6. Ghost in the Shell (1995)
It’s time to forget about the shoddy live-action version that was released a few years ago. In my opinion, Ghost in the Shell is one of the greatest anime films ever made, period. Cryptic ghost-hacked bodies, or shells, can be tracked and killed with ease by Major Motoko Kusanagi (Atsuko Tanaka). That’s not to say Motoko’s encounter with biohacker Iemasa Kayumi (Iemasa Kayumi) doesn’t make her rethink what really differentiates people and machines. It’s a gripping and thought-provoking story that will stay with you for a long time after you’ve finished watching it.
7. The End of Evangelion (1997)
The Neon Genesis Evangelion Rebirth films finished recently, but The End of Evangelion helped pave the way for the series’ return in theaters. The End of Evangelion The film follows Shinji (Megumi Ogata) as he begins to doubt his life and purpose following the death of Kaworu in the final two episodes of Evangelion (Akira Ishida). Excessive existentialist elements from the original series finale are amplified in the film’s conclusion. In spite of this, the story finishes on a surprisingly happy note, or as positive a note as it can be given the situation. I recommend this video to everyone who like a good dosage of suspense and violence in their animated films.
8. Perfect Blue (1997)
Black Swan and Perfect Blue are two examples of animated films that are scary, and people who believe that animated films can’t be scary haven’t seen these two films. If you’re interested in learning more about how animation works, this film is a must-see. CHAM! member Mima Kirigoe (Junko Iwao) aspires to be an actor in addition to her current endeavors as a member of the group. She begins to be hounded by what she thinks is an unhappy admirer as she tries to break free of her persona. Although she believes she knows the truth, it turns out to be far more difficult and dark than she ever imagined.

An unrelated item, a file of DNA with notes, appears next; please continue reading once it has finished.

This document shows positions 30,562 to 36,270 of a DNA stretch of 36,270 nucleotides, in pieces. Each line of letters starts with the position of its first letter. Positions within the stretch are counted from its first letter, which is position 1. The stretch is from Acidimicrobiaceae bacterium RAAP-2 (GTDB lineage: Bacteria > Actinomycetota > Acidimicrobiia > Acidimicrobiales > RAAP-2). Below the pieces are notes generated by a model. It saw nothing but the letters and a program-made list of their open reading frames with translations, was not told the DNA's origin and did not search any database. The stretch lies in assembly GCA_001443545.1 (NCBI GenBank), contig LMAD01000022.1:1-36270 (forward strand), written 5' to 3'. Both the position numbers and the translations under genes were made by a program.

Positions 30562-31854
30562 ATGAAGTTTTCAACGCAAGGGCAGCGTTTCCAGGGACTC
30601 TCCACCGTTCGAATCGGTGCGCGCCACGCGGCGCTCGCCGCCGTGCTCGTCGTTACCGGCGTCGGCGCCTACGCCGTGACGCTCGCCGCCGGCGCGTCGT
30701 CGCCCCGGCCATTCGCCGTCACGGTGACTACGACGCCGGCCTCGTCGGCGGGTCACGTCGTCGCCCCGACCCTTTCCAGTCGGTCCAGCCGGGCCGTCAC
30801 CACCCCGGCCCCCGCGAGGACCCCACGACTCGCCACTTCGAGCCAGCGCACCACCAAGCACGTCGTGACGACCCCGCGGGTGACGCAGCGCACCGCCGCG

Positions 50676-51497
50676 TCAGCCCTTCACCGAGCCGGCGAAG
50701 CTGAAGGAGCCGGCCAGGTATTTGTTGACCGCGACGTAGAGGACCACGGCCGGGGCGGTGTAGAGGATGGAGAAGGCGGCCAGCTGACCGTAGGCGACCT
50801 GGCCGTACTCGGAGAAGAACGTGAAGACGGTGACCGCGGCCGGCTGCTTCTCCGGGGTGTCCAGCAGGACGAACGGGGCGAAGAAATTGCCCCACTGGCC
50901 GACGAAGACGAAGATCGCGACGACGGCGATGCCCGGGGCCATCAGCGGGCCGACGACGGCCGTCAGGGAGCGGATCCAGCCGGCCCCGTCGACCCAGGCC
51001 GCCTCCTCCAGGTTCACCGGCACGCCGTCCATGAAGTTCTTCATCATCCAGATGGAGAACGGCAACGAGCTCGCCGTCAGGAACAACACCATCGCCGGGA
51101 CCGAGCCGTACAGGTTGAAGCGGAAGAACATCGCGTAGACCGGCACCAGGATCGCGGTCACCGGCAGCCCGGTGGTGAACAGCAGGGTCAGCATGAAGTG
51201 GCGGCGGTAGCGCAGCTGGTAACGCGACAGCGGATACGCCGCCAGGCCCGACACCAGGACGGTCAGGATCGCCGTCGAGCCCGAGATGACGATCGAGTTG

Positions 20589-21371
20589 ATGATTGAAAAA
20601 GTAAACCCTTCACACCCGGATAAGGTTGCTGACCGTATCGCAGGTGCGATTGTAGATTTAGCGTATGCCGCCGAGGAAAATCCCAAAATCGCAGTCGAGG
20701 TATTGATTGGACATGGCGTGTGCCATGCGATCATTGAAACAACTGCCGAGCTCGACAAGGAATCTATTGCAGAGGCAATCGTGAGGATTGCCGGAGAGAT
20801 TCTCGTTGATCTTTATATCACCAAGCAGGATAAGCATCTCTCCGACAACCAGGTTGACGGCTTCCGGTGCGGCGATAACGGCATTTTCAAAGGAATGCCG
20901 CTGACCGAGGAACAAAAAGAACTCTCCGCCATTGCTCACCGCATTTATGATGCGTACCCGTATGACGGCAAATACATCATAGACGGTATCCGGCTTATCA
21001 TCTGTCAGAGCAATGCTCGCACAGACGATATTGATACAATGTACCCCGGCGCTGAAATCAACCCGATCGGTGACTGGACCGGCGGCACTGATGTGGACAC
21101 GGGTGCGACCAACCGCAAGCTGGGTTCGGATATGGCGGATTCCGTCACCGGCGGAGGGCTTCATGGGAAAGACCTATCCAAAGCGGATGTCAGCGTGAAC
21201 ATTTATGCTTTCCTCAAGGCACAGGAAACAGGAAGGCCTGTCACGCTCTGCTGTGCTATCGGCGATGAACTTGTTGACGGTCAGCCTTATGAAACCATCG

9. The Prince of Egypt (1998)
Although the film is based on the Book of Exodus, you can’t dispute that The Prince of Egypt is an excellent film in its own right. After accidently killing a slave owners, Moses (Val Kilmer) is exiled from Egypt. Exiled in the desert, he was told by God to one day rule Egypt and liberate the Hebrews from slavery. While on his journey, he gains the support of many people, including a large number of pilgrims. It’s not necessary to be familiar with the Exodus story to enjoy the captivating narration and memorable music.
10. The Iron Giant (1999)
You’re the one who’s grieving over The Iron Giant. Hogarth (Eli Marienthal) is a frightened young man who is struggling to deal with the fears of the Cold War. That all changes, however, when he encounters the titular Iron Giant (Vin Diesel), a 50-foot alien robot with a good heart. In order to stave off the authorities’ pursuit, the unusual trio teams up with beatnik Dean (Harry Connick, Jr.) in order to demonstrate that not everything that is unfamiliar or different is inherently evil. That Warner Bros. will one day recognise the Giant outside of their IP-promoting sh*t is something we can all hope for.